16 Standard descending-clock auction: All bids at P 0 win and pay P 0 Price Clock Demand Excess Supply Supply P 0 Q 0 Quantity 31 Ausubel descending-clock: All bids at P 0 win and paid price at which clinched Price Clock Excess Supply Supply Q i (p) Q i ( ) Residual demand Q 0 j i Q j (p) Quantity 32

17 Exercise 2 bidders (L and S), 2 identical items L has a value of $100 for 1 and $200 for both S has a value of $90 for 1 and $180 for both Uniform-price auction Submit bid for each item Highest 2 bids get items 3 rd highest bid determines price paid Ascending clock auction Price starts at 0 and increases in small increments Bidders express how many they want at current price Bidders can only lower quantity as price rises Auction ends when no excess demand (i.e. just two demanded); winners pay clock price 33 How do standard auctions compare? Efficiency FCC: those with highest values win ISO: energy efficiently produced and consumed Revenue maximization Treasury: sell debt at least cost Utility: sell generation assets at highest price 34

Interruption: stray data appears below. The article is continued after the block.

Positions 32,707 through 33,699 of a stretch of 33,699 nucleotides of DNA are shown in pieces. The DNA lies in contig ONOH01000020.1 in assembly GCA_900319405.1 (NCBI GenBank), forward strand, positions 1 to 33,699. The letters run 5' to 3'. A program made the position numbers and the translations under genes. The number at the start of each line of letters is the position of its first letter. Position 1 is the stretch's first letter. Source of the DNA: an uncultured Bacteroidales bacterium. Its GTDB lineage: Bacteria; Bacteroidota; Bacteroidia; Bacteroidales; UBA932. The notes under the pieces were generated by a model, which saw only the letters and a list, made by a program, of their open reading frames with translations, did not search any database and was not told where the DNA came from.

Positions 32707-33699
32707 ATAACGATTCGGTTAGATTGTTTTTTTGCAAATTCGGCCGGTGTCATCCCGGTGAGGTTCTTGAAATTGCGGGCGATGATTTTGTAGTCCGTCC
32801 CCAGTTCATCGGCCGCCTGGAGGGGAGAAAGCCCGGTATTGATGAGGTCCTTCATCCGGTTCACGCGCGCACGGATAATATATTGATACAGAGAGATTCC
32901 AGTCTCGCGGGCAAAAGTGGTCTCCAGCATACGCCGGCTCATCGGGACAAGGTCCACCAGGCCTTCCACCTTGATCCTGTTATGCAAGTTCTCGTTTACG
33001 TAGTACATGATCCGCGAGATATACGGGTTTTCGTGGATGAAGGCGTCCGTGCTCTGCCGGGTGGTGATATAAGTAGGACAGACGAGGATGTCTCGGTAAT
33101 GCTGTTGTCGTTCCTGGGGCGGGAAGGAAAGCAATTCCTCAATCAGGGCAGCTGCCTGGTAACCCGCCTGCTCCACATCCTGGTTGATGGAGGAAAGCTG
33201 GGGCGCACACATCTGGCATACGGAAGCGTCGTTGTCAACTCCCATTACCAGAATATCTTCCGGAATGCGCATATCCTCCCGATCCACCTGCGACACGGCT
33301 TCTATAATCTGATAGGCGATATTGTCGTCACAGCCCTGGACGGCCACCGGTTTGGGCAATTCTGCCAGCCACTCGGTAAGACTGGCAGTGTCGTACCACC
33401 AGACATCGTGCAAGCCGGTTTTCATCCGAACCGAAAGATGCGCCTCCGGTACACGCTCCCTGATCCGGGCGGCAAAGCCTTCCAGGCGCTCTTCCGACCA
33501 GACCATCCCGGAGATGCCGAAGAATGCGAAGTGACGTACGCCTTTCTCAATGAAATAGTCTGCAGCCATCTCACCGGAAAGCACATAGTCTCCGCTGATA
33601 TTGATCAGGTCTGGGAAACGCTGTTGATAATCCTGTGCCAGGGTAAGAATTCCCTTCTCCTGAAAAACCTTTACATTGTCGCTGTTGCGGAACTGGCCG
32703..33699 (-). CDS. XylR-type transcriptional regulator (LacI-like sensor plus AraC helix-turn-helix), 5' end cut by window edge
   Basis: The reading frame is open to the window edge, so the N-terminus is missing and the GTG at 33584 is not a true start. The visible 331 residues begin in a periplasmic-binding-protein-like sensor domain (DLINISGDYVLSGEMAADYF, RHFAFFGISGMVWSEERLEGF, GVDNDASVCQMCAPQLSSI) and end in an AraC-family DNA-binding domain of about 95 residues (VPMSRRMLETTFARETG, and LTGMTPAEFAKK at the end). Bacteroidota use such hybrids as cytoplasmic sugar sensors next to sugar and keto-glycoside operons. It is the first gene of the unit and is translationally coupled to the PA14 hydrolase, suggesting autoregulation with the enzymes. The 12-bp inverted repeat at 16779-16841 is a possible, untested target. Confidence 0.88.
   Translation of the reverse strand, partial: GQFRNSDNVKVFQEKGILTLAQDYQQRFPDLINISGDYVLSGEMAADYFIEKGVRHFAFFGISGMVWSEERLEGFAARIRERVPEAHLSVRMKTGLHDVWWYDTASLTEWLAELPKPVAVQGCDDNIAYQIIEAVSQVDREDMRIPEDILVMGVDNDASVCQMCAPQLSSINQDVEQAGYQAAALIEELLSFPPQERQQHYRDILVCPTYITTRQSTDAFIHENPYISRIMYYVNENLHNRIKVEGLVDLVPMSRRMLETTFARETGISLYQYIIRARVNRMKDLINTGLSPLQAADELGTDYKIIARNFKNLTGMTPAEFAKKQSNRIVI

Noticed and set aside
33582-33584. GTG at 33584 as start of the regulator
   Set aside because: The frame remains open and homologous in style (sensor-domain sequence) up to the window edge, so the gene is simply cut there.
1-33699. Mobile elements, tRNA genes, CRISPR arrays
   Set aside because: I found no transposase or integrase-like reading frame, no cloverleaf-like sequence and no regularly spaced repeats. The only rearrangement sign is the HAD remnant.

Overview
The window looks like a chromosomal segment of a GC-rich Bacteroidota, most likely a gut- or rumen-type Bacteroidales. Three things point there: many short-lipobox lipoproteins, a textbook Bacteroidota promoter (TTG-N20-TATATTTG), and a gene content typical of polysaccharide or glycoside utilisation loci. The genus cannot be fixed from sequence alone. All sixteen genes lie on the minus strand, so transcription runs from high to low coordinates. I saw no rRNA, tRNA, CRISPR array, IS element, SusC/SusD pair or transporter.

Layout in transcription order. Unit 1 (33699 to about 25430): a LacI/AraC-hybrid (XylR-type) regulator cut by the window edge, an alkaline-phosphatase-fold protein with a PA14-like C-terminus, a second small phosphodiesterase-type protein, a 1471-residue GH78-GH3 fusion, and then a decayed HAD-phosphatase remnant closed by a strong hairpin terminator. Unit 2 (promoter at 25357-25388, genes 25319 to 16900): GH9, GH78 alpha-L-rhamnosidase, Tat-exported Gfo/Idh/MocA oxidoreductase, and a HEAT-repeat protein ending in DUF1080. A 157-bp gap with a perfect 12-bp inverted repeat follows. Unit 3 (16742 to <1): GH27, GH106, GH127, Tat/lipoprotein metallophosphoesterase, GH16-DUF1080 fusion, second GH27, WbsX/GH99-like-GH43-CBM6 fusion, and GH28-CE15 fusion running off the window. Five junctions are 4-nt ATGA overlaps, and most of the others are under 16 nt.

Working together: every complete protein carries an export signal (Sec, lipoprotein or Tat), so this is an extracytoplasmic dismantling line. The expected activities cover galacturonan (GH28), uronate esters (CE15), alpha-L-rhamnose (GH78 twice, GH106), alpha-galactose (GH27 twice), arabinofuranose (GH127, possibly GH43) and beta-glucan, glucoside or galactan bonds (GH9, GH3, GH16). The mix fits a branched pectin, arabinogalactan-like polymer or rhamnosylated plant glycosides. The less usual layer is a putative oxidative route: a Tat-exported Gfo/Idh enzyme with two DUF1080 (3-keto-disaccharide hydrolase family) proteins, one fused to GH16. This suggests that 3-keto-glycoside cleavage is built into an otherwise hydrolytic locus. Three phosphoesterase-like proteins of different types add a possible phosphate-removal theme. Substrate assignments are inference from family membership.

18 Uniform-price auction fallacy You need only know the maximum amount you are willing to pay for different quantities. Milton Friedman, on strategy in the uniform price auction (Wall Street Journal 1991) 35 Uniform-price auction fallacy All of that is eliminated if you use the [uniform-price] auction. You just bid what you think it s worth. Merton Miller, on the absence of bid shading in uniform price auction (New York Times 1991) (Note: Top 5 bidders buy 50% of issue.) 36